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New England

USTA New England Helps Fund

CT Adaptive Sports Camp

James Maimonis, Communications and Engagement Coordinator  |  September 7, 2018
<h2>USTA New England Helps Fund</h2>
<h1>CT Adaptive Sports Camp</h1>
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BERLIN, CT- For one week in August every year, a select group of young athletes get the opportunity to thrive in an environment unlike any they have experienced before. As part of the Adaptive Sports Program at the Hospital for Special Care (HSC) in New Britain, CT, children ages 6-19 living with physical disabilities are invited to attend the Ivan Lendl Adaptive Sports Camp at no cost to them or their families.

 

“Seeing the excitement on their faces every year reassures us that we are positively impacting people’s lives. We had kids come from 34 towns this year, some from even as far as Buffalo, NY, so that truly speaks to the need for programs like this,” said Janet Connolly, Adaptive Sports & Community Program Manager.

 

The camp is the only one of its kind in New England and offers a wide range of sports, beginning with tennis, and including swimming, track and field, basketball and hand cycling. ADVERTISEMENT More importantly however, it gives the kids an opportunity to compete, interact and relate with people who have had similar life experiences. 

 

“I think this is a great place to make friends, learn new things and have a great time with people who might have the same disability as you,” said 11-year-old camper Sarah Reid.

 

Karin Korb, former pro tennis player and Paralympic athlete, makes the trip to Connecticut from Alabama every year to coach at the camp.

 

“Children and adults with disabilities are often looked upon as charity or with pity; that is not this camp. Because we have staff and coaches that live the experience of being disabled, we have high expectations of our participants,” Korb said. “We know that a positive experience at this camp translates into life successes because we see our children as competent and capable, therefore changing the narrative of how the rest of the world sees and treats them.”

 

The camp has more than 40 volunteers, coaches and staff members who go above the call of duty to ensure every kid has a unique and memorable experience. 

 

The plan for another seamless year of camp was put in jeopardy this summer however, as a budget cut and forced relocation entered the picture. The annual Ivan Lendl Golf Classic serves as the primary benefactor for the camp, but a 50% reduction in the Adaptive Sports Budget spread the remainder of the camp’s resources extremely thin. In addition, the official site of the camp since 1990, the University of St. Joseph in West Hartford, underwent renovations to its athletic facilities.

 

Facing the fear that the camp could be forced to take a year hiatus, Connolly and Korb reached out to the USTA for support. Without hesitation, both USTA New England and USTA Connecticut joined in on the efforts and offered financial support.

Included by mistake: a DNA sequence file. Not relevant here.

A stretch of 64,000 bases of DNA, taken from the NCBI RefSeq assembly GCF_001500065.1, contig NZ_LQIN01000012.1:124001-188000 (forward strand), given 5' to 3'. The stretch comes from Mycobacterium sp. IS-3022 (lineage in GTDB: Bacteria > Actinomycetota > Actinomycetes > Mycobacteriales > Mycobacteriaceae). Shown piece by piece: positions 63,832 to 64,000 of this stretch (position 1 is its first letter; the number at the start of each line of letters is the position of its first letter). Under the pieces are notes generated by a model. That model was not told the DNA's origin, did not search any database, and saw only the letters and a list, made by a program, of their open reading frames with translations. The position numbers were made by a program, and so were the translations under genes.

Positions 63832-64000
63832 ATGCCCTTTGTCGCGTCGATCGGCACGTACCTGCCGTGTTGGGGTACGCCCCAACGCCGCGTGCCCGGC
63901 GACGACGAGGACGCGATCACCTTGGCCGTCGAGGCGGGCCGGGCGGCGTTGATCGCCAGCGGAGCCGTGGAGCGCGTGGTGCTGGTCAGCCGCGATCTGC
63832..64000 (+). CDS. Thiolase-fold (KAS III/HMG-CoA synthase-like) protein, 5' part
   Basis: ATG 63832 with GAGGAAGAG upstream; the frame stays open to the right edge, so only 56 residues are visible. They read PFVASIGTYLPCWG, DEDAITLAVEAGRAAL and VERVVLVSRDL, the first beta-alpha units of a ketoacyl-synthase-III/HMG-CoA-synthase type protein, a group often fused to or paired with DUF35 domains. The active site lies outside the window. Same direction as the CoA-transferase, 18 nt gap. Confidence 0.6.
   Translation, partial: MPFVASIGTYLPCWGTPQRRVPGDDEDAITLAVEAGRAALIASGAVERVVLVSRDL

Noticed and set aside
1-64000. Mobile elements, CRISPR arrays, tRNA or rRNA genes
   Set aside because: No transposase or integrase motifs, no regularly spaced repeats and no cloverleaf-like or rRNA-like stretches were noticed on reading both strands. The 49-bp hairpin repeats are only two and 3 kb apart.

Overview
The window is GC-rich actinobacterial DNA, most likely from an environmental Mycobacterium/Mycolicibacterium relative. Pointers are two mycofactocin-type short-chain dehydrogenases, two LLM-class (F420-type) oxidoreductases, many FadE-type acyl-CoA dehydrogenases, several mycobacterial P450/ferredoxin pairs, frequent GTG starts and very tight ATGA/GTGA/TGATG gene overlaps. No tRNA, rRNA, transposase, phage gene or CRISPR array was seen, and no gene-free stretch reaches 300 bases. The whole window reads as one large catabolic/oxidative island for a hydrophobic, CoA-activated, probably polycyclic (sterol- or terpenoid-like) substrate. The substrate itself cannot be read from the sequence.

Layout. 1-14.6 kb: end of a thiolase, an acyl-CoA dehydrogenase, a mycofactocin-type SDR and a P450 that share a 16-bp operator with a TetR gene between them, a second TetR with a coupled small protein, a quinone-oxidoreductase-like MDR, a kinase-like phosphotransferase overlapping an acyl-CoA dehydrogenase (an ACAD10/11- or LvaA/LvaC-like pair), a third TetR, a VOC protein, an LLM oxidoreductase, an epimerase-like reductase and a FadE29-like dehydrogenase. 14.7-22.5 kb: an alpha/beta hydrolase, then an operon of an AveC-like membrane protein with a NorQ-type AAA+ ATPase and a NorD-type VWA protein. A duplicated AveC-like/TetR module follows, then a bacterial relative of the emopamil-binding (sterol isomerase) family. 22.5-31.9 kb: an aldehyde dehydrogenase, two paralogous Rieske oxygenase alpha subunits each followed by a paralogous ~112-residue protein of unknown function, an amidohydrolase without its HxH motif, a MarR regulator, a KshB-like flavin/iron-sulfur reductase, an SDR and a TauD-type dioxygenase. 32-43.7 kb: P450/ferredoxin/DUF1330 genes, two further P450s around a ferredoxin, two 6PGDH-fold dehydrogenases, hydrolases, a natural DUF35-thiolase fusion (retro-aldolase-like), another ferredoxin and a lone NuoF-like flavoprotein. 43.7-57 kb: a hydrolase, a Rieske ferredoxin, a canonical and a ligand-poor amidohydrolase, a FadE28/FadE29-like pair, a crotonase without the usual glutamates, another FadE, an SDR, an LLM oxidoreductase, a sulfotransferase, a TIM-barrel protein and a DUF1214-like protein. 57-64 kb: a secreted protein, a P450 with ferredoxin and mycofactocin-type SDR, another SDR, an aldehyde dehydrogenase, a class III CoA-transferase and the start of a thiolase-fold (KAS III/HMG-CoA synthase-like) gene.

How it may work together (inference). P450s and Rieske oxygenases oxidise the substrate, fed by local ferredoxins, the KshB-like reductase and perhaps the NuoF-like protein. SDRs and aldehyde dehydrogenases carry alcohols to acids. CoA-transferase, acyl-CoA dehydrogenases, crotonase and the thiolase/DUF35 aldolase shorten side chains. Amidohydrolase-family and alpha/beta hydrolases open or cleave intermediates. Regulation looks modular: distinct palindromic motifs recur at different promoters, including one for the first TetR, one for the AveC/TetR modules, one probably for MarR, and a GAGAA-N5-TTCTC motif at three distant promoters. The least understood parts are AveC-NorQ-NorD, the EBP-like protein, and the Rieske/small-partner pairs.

“USTANE and USTA CT graciously came on board with grant funds, not just to move, but to feed kids lunches and for other important resources,” Connolly said. “The funds were put to a great use, and it truly helped us meet the needs of the kids in a manner we’re accustomed to and not the bare bones minimum. For that, we’re very appreciative.”

“We wanted to minimize the impact from the loss of funding they had, so we thought it was only right to step up. We’re proud to support such a great organization like the HSC Adaptive Sports Program, and we’re excited to continue exploring more avenues to help increase their efforts,” said USTA New England Executive Director and COO, Matt Olson.

 

Thanks to the combined efforts of countless determined individuals, the camp ran successfully from August 6-10 at its temporary home at Berlin High School in Berlin, CT.

 

The kids were joined by special guest mid-week, as Ivan Lendl, made an appearance to hit with and speak to them.

 

“It’s wonderful Ivan makes an appearance every year. He said that seeing these kids together, accepting and doing things for one another, is a true representation of what inclusion is,” Connolly said. “For the more serious tennis players, he acknowledged their abilities and skills, which is so important for them to get that recognition and validation. He told them to have hopes and dreams, and to stick with it and to become a Paralympian if they so desire.”

 

The one-week camp is currently the only tennis opportunity the Adaptive Sports Program currently offers throughout the year, however with the success of the program and growing interest in tennis, Connolly hopes to ramp up the efforts.

 

“I know there would be more people playing tennis if we could offer it year round. Thirty-five out of the 40 kids this summer said that tennis was one of their favorite activities to do at camp,” Connolly said. “We need a community partner and a few more folks to volunteer, and hopefully we can get these kids playing more tennis.”

 

For more information on the Hospital for Special Care’s Adaptive Sports Program or to get involved in their programming, visit their website.

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